Josh Eyler: Currently, I’m leading our quality enhancement plan, which happens to be on critical thinking. And as a result of that, you know, there are definite benchmarks and outcomes that need to formally be reported to our accrediting body in five years. At the same time, in order to make an impact on teaching and learning at the university, you want the assessment to feel more authentic to the faculty. And so it’s a fine balancing act there, and I think it kind of captures the tension that you’re illustrating in the question. And that is, I think one of the worst things to happen to higher ED is that assessment got conflated at some point with compliance. And so now because of that conflation assessment has become a hugely loaded term on campuses and the responses to the requirement to report assessment results, I think can predictably range across the spectrum from frustration to anger in some cases. But that said, I come at the question of assessment from a very faculty centric perspective, having come out of the faculty ranks, still doing a lot of teaching. So the way I approach it is to simply talk to faculty about what do you want your students to have learned by the end of the semester? And how will we know that the students have learned it? And so I think approaching it that way makes the work of assessment feel more authentic and is built into, I think, the natural process of the work of a semester and then the reflection on that work. And so framing it as what do you want them to learn by the end kind of initiates a backward design model from the very outset.
Steve Pearlman: So let me circle back then a little bit because this is the Critical Thinking Initiative podcast and you brought up the initiative you have on your campus. I’m sure everyone would love a different perspective on that because they’re used to Dave and yammering on about that so much. How are you guys approaching critical thinking on your campus? How are you defining it? How are you approaching it as an initiative? What’s that process and how are you guys going about it there?
Dave Carillo: And Joshua, may I I’m just going to piggyback on Steve’s question and just barrage of questions that you’ll never hope to answer in any reasonable way. Along with what Steve asked, what are the particular challenges tackling a subject like critical thinking on such a large campus?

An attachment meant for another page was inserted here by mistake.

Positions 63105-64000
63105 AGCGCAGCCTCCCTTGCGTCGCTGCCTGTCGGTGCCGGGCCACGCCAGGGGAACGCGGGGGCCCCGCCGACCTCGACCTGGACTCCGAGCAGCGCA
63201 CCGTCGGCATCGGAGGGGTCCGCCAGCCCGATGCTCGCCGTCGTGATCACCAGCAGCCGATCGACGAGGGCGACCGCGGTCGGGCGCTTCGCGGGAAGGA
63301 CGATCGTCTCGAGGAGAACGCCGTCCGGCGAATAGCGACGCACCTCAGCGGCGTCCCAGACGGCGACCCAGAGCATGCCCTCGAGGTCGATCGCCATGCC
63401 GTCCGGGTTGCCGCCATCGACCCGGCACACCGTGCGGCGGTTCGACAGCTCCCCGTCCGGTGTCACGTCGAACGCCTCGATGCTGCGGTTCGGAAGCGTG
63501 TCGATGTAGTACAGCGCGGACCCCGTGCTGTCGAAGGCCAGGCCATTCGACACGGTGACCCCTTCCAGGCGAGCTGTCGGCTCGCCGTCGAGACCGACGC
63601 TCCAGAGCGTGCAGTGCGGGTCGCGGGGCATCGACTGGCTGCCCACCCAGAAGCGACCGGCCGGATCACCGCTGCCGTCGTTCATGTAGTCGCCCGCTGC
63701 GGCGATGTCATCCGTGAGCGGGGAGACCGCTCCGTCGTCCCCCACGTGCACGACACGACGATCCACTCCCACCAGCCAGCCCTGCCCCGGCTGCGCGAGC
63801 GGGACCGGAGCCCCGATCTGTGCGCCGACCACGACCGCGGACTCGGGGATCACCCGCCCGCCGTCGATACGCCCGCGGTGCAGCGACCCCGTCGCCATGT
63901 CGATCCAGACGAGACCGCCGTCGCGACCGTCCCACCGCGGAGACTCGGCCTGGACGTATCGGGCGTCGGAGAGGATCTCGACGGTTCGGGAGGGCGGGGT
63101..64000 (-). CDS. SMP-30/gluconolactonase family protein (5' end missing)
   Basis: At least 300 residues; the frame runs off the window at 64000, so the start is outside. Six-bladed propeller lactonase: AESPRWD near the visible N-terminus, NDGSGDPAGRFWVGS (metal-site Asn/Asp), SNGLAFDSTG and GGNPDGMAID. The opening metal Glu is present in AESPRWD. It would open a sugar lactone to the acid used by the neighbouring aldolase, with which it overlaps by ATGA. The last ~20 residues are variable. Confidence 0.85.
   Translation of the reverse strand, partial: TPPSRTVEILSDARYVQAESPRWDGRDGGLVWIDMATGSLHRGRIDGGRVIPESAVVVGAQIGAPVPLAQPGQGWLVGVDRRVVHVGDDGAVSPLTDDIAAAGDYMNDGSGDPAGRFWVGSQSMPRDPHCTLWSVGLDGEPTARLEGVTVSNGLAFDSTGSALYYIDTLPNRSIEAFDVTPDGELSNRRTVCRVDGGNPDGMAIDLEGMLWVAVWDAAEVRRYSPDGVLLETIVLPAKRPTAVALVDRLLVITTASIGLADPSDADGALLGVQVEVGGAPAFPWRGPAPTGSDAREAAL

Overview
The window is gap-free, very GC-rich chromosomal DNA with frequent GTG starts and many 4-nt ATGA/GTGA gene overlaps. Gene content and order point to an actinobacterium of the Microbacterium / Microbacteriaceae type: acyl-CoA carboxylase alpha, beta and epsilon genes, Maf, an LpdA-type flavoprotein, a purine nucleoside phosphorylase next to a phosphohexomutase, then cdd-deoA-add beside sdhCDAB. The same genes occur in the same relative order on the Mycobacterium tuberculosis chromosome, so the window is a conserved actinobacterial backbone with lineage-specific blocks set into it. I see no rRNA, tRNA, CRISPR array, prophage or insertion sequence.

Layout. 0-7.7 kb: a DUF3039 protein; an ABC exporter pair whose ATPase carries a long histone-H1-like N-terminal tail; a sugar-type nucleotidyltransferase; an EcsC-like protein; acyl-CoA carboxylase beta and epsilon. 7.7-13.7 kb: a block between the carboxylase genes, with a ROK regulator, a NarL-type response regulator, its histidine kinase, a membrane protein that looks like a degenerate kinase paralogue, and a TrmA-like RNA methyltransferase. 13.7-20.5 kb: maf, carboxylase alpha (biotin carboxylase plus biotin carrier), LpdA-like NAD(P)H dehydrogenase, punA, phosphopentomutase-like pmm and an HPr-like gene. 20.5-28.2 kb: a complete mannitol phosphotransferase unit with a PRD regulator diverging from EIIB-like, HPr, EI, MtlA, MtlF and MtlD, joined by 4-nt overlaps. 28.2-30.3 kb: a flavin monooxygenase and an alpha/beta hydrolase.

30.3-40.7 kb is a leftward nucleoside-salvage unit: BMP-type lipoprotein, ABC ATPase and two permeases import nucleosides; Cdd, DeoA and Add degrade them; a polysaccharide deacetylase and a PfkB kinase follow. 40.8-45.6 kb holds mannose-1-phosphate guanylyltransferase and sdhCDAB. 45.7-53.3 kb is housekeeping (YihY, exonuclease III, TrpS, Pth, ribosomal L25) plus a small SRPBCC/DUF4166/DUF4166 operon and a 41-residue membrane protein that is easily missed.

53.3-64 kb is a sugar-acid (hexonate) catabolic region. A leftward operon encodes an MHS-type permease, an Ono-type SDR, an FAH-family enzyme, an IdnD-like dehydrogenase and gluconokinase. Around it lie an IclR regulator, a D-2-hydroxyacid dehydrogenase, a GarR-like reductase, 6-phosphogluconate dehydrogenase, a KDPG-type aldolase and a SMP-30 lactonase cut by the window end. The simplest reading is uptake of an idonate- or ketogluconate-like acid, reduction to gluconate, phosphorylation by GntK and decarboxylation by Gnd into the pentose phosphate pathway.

Josh Eyler: Ok, so I see, you know, enhancing students critical thinking skills is one of the great puzzles of education, and I think it’s important to note at the outset that this is our university’s quality enhancement plan, which is an official part of a RE accreditation cycle from Saks, which is the southern area accrediting body. And as you both know very well, one of the hardest things to do here is to define critical thinking in such a way that you could ever hope to measure gains in critical thinking. And so we want to look at critical thinking skills in lower division courses. And so essentially, that means our Gen ED program, but it really limits the range, which presents great promise and also great challenges, because how far can you move the needle from first semester freshman year to second semester sophomore year? So our definition of critical thinking is a domain specific definition of critical thinking. And the way we are going about this is to work with faculty to teach carefully defined skills within the content that they’re that they’re teaching in these courses to help develop those students critical thinking abilities over time. So that’s kind of our definition. There’s some kind of specific assessment templates that we have as a part of that work. They are actually designing specific interventions to demonstrate the efficacy of the redesign.
Dave Carillo: I have a little bit of a follow up question to bring it back to how humans learn. It goes back to something you said initially when you were doing research on how humans learn. You started to see that a lot of disciplines and a lot of experts were coming at the same kind of question, but either from different disciplines or through different sciences and in different directions. But there are very few people were really talking to each other about their research. And I’m wondering, are you finding that you’re able to get individuals to start to talk to each other about their research? Or are you seeing that you’re able to start to facilitate some conversations? Or have you tried to sort of push things forward the way every once in a while you’ll see someone who studies reading competency, hook up with someone who has a, you know, an fMRI machine? Have you been able to do that or are you trying to do that or?